Her face and hair are the high point, with clear eyes and lips, and a very nice wash on the hair bringing out the sculpted detail. Sadly, things aren't so clean elsewhere - the blue of her tunic, seen through the lace-up sides of her dress, is painted on rather haphazardly, with blue paint touching the edges of the dress itself rather noticeably. The pale blue laces holding her dress closed at the sides, and gathering her sleeves at the biceps, are also pretty random - some are spot on, some are just vaguely in the right place. It varies from figure to figure, so pay attention if you buy her in person, but you'd be lucky to find one without some slop somewhere. Incedentally, the blue dress worn by this figure and the purple dress worn by the first one are technically the same piece of clothing under different tops - which means neither of them are the right color.
She's heavily articulated, especially for what looks at first glance like a collector's figure - ToyBiz evidently had kids in mind as well as adult LotR fans.
She has a swivel neck - which is a shame, as a balljoint would have allowed her to look up - balljointed shoulders, swivel biceps, double pin elbows, swivel forearms, pin wrists, and a swivel waist. Her legs, beneath the soft rubber skirt, have balljointed hips, swivel thighs, double pin knees, swivel shins, and pin ankles and toes, but the skirt itself means that there's not a lot of posing you can do with her legs. It's soft, and split up to about mid-thigh at the back, but the material is sturdy enough to push the legs back together if you try to give her a wide stance. There's a sculpted crease in the bottom of the dress intended to go over the top of her left foot as she steps forwards, and that's pretty much the only pose that really works for her.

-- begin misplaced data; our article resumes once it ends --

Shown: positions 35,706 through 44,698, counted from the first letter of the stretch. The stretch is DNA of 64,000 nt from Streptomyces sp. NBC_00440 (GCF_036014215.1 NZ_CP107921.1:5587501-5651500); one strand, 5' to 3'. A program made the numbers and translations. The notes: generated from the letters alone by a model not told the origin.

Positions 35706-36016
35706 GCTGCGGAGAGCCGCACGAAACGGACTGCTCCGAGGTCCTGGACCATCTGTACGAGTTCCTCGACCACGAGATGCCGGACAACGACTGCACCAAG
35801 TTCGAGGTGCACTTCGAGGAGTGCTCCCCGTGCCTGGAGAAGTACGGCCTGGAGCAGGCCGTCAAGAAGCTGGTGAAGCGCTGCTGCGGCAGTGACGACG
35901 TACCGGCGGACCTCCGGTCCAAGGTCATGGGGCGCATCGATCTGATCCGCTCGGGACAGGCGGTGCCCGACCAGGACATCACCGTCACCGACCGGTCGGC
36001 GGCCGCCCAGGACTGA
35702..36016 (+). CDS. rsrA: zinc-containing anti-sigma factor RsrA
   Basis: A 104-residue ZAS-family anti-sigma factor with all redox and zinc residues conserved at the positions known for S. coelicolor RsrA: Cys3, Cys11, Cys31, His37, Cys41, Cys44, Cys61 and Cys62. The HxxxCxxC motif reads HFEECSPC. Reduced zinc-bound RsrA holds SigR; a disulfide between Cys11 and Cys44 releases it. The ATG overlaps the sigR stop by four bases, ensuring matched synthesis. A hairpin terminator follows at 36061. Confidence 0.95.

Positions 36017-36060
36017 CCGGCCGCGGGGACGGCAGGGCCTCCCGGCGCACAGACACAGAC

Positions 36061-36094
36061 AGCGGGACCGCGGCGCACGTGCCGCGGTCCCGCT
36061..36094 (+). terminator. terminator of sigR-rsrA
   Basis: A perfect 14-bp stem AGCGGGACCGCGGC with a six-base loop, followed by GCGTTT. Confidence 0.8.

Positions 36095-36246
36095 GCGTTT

So she's sculpted like a collector's figure, painted like a children's figure, articulated like a Street Fighter warrior, near enough - and sadly, she completes the roster with a kid's toy action feature. There's a button set into her back -
well, not so much "set into" as "poking out of," which prevents her hair resting down her back (looking at the sculpt, it's possible her head was given its permanent downward tilt, rather than going level, to make room for the button - if she was looking straight ahead, her hair would sit perfectly on her back). Press the button, and her sword arm (right) waves around jerkily from the shoulder. Whoop-de-doo.
Éowyn's accessories are her sword and scabbard - the same ones as were included with her armored-up Return of the King version, though with no attached strap and belt on the scabbard, which is a bit annoying since neither hand is really sculpted to hold it. Both are painted similarly to the figure itself - good colours, so-so application, but nothing truly bad - and compared to the RotK version, the gold on the sword hilt and scabbard is much darker.
It's not a great figure, but even with its lazy paint and annoying action feature, it's still not bad - and if these figures are showing up at a discount, as they are in my area, she's easily worth picking up. After all, there's one thing the Lord of the Rings range guarantees: you won't be sent bankrupt by collecting the women.